A phonorecord is defined by the United States Copyright Act of 1976 to be a material object which embodies sounds (other than those accompanying audio-visual recordings such as movies), for example cassette tapes, CDs or albums.
To explain the difference, a person or group takes a song and makes a performance. That performance is a sound recording (also called phonogram); the physical media that the sound recording is stored upon is a phonorecord.
All of the following are "phonorecords" under the law: A wire recording; a 16-rpm, 33-rpm, 45-rpm or 78-rpm phonograph record (vinyl disc), a reel-to-reel tape, an 8-track tape, a compact cassette tape, a compact disc, an audio DVD, and an MP3 file stored on a computer, compact disc or USB flash drive.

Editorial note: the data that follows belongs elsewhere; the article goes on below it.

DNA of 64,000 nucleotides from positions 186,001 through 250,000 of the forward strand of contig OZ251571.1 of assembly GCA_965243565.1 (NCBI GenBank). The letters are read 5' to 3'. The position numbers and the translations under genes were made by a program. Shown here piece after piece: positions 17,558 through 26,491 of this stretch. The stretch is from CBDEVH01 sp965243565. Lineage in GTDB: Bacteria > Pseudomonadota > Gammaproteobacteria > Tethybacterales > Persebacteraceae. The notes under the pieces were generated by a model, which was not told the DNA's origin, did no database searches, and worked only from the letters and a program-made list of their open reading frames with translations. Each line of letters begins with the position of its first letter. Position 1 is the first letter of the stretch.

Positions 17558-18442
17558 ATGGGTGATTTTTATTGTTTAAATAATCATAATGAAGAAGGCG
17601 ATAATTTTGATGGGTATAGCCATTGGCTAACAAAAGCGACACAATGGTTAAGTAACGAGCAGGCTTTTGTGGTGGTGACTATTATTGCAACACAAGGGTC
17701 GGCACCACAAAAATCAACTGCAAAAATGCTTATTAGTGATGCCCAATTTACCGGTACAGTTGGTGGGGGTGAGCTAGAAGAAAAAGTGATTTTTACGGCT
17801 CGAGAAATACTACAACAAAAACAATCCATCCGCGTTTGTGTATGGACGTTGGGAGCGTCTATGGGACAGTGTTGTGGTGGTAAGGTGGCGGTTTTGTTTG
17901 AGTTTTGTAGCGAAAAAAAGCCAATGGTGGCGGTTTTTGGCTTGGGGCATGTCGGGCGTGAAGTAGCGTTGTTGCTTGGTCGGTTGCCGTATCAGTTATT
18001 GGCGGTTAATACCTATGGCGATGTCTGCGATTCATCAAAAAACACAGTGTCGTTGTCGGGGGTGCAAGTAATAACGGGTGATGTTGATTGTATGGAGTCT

From the Copyright Act: “Phonorecords” are material objects in which sounds, other than those accompanying a motion picture or other audiovisual work, are fixed by any method now known or later developed, and from which the sounds can be perceived, reproduced, or otherwise communicated, either directly or with the aid of a machine or device. The term “phonorecords” includes the material object in which the sounds are first fixed.